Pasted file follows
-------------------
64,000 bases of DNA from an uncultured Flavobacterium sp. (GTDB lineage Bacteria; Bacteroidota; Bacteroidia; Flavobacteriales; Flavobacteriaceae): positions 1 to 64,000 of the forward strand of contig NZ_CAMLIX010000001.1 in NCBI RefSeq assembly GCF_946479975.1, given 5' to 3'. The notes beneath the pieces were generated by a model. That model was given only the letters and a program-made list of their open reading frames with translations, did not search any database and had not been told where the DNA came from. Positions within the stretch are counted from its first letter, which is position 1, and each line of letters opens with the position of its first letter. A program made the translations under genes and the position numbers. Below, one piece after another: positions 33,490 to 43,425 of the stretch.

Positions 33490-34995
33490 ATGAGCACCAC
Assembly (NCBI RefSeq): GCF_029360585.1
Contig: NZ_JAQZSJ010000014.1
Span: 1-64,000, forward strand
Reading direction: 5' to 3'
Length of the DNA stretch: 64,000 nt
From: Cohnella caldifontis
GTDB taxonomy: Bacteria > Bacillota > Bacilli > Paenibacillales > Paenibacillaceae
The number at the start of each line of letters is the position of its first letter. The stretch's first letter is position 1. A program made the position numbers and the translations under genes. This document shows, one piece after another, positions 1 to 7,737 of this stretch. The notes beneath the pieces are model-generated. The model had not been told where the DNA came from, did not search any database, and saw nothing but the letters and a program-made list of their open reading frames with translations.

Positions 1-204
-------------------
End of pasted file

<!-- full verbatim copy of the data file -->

64,000 bases of DNA from an uncultured Flavobacterium sp. (GTDB lineage Bacteria; Bacteroidota; Bacteroidia; Flavobacteriales; Flavobacteriaceae): positions 1 to 64,000 of the forward strand of contig NZ_CAMLIX010000001.1 in NCBI RefSeq assembly GCF_946479975.1, given 5' to 3'. The notes beneath the pieces were generated by a model. That model was given only the letters and a program-made list of their open reading frames with translations, did not search any database and had not been told where the DNA came from. Positions within the stretch are counted from its first letter, which is position 1, and each line of letters opens with the position of its first letter. A program made the translations under genes and the position numbers. Below, one piece after another: positions 33,490 to 43,425 of the stretch.

Positions 33490-34995
33490 ATGAGCACCAC
Assembly (NCBI RefSeq): GCF_029360585.1
Contig: NZ_JAQZSJ010000014.1
Span: 1-64,000, forward strand
Reading direction: 5' to 3'
Length of the DNA stretch: 64,000 nt
From: Cohnella caldifontis
GTDB taxonomy: Bacteria > Bacillota > Bacilli > Paenibacillales > Paenibacillaceae
The number at the start of each line of letters is the position of its first letter. The stretch's first letter is position 1. A program made the position numbers and the translations under genes. This document shows, one piece after another, positions 1 to 7,737 of this stretch. The notes beneath the pieces are model-generated. The model had not been told where the DNA came from, did not search any database, and saw nothing but the letters and a program-made list of their open reading frames with translations.

Positions 1-204